Having these feelings books that we both have read, my daughter often  references the books when she is trying to explain how she is feeling. She might say she is sad and tell me why, and then she will tell me about how rabbit was sad when…. In the “sad” book, the rabbit sometimes feels like “crying and crying” so much it makes a flood. One time last week, she was sobbing about something. When she calmed down and stopped crying she said, “I was crying and crying, but I did not make a flood.”

These are just some of the ways books support and enrich our lives.

For most of her books, even the wordy ones, she has memorized what the page says or knows enough about what it says that she “reads” that page. Even though she’s 2, some of the books my daughter asks me to read are wordy and elaborate, like her books on thunder/lightening, on tadpoles/frogs, and on the skeleton/bones. She seems to enjoy them, though, and applies her understanding when we are out and about.

I’m in no rush for my daughter to learn to read. My daughter loves to read, but the best part about this place she’s at right now is that when she reads something she really doesn’t know how to read, she tells me “It says I love Uma!” Yes, it does, my love, yes it does….



10 books/authors That Have Made It into Favorites Over Time:

  1. Eric Carle — The Very Hungry Caterpillar By Eric Carle, 10 Little Rubber Ducks, The Very Busy Spider
  2. Brown Bear, Brown Bear, What Do You See? by Bill Martin
  3. Roadwork! by Sally Sutton
  4. The Colors of Us by Karen Katz
  5. ¿Eres tu mi mamá?/Are You My Mother? by P.D. Eastman
  6. Hairs/Pelitos by Sandra Cisneros
  7. Moo Moo, Brown Cow by Jacki Wood
  8. Best Milk by Kate Carothers
  9. The Mitten by Jan Brett
  10. Chippy Chipmunk Parties in the Garden and Chippy Chipmunk: Babies in the Garden by Kathy M. Miller

Books for the Car or Diaper Bag

10 Chunky Books Made from 98% Recycled Materials (animals, busy day, opposites, my body, colors)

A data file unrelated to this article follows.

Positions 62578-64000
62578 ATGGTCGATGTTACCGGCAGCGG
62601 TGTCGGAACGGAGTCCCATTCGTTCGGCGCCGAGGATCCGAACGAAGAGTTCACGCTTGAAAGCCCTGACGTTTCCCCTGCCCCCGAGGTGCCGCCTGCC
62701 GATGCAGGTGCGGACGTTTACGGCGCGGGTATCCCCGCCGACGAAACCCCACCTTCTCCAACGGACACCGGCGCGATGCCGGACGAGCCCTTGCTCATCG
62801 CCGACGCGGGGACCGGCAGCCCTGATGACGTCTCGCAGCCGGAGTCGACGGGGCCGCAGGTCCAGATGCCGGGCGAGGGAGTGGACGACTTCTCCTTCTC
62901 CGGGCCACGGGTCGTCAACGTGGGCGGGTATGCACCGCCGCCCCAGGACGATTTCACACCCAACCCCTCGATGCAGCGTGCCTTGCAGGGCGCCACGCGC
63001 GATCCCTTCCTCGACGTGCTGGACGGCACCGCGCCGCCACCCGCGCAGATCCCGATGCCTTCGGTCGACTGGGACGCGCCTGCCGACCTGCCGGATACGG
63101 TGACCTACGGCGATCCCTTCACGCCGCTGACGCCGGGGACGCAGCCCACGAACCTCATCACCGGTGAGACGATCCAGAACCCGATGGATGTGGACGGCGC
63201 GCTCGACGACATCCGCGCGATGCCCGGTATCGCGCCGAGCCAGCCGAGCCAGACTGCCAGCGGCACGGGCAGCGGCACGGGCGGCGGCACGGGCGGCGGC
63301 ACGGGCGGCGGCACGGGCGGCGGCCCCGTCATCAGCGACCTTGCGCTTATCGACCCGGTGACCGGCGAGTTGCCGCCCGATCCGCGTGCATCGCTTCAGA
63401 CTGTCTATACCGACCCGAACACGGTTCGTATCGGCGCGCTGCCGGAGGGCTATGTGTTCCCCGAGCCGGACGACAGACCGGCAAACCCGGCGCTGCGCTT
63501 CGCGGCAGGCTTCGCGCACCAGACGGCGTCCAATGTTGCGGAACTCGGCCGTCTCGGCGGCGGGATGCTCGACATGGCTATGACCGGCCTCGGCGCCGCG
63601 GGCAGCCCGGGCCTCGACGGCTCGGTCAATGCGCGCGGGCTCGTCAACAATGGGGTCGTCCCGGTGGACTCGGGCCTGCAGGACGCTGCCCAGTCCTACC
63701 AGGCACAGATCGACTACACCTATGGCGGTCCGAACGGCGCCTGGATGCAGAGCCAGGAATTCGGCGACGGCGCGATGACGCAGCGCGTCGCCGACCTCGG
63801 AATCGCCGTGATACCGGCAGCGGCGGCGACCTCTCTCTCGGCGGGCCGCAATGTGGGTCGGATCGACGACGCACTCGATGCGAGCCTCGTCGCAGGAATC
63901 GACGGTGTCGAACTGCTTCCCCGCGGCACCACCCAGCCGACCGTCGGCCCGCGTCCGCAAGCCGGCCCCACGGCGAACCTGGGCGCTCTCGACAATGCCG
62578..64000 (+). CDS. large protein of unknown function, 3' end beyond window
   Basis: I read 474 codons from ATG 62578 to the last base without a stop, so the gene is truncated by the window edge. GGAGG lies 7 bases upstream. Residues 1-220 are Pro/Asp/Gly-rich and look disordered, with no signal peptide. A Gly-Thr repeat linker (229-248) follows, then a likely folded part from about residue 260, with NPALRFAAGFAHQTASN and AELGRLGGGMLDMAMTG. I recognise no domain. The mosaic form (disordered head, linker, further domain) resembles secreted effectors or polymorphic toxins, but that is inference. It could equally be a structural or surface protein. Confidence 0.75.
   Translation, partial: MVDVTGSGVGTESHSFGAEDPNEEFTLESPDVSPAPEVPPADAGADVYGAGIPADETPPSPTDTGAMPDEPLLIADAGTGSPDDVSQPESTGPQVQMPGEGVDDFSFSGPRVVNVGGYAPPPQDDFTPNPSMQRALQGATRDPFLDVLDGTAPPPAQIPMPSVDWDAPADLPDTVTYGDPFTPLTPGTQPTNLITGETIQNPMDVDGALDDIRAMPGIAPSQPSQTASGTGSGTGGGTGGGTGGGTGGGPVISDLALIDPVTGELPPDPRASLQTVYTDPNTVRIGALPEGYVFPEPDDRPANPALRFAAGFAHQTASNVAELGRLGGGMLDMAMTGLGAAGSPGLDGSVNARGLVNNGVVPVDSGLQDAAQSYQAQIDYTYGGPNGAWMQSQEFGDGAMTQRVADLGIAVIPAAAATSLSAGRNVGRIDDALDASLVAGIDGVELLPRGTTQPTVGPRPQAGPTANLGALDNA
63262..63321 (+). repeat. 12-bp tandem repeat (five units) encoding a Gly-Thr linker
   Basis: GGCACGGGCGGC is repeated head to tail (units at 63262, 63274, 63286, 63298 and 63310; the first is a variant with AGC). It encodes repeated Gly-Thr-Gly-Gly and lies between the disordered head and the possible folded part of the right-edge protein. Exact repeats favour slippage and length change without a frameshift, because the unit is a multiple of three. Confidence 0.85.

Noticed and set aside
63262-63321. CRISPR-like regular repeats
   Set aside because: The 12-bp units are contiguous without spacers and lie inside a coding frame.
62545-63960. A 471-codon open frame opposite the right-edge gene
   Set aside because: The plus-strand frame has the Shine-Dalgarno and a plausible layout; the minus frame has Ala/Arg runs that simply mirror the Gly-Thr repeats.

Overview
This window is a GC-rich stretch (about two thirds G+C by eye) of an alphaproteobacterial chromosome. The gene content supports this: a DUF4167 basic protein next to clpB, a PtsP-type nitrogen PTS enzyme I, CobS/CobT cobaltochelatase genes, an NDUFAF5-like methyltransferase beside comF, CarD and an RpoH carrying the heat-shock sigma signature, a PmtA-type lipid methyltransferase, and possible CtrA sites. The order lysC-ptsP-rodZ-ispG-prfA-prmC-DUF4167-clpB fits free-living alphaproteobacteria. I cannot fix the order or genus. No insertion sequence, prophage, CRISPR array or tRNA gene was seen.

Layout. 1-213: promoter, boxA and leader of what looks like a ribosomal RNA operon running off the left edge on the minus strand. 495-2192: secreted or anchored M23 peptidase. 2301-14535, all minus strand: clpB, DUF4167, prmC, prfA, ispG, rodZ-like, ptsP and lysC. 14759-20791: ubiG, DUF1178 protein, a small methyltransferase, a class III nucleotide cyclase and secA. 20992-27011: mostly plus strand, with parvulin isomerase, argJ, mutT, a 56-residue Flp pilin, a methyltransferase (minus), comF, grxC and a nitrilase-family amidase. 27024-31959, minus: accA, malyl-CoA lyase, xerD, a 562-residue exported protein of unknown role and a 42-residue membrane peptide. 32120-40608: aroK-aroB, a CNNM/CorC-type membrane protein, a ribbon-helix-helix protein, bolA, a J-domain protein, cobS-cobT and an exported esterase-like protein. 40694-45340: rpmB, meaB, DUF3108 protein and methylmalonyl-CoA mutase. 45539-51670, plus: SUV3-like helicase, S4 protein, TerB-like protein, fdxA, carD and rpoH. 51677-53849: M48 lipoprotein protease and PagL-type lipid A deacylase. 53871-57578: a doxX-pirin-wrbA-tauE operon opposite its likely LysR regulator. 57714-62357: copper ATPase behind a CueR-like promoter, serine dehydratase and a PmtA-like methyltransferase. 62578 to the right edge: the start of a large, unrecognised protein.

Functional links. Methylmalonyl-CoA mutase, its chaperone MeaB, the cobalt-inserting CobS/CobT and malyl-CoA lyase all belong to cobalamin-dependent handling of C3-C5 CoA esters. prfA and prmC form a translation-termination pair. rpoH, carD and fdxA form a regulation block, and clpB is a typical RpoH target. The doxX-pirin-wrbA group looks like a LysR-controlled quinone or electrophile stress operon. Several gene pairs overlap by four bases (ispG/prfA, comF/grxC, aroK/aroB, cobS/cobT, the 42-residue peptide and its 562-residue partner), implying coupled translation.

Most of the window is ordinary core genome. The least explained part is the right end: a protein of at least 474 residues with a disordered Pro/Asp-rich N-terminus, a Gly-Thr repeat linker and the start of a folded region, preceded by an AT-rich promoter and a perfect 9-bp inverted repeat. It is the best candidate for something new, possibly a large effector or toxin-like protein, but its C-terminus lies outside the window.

In preparation for her baby brother’s homebirth:
We’re Having a Homebirth


My 2 Year Old Daughter “Reading”

It’s a Little Book (The “baby” version of It’s a Book.)


Visit The Positive Parenting Connection and Authentic Parenting to find out how you can participate in the next Authentic Parenting Blog Carnival!
Please take time to read the submissions by the other carnival participants:

4 responses to this post.

  1. […] Beyond Reading: How Books Help Us Live and Learn  — Sheila of A Living Family describes how, more than helping her children learn to read, books help her family live and learn together. […]


  2. […] Beyond Reading: How Books Help Us Live and Learn  — Sheila of A Living Family describes how, more than helping her children learn to read, books help her family live and learn together. […]


  3. I love your book suggestions and can’t wait to hit the library! I really like the “When I’m Scared” book because my daughter’s been going through a “scared phase,” refusing to sleep because she’s scared of her dreams. I’ve been looking for some books to help her, so thanks.

    Your comments on language development and different languages was very interesting, too. My husband’s English, and although we speak the same language, we have different words for some of the same items. We don’t sign, but when we read and point out items in the book, we each use our own syntax, so I’m sure my daughter’s picking up on the fact there can be more than one word for something.

    I recently read that kids can go potty easier when they’re relaxed (not pressured) and singing songs or reading books can help. SO true, and so cute that your daughter likes to read her books on the potty. We do songs but may try books next…as long as they don’t end up /in/ the potty! 😉


  4. Posted by pamwhitlock on March 30, 2012 at 2:38 pm

    I recognize some of your top ten favorites. My kids are ages 9, 11, 15, and 18. Some of those books are just classics and will be around for a long time.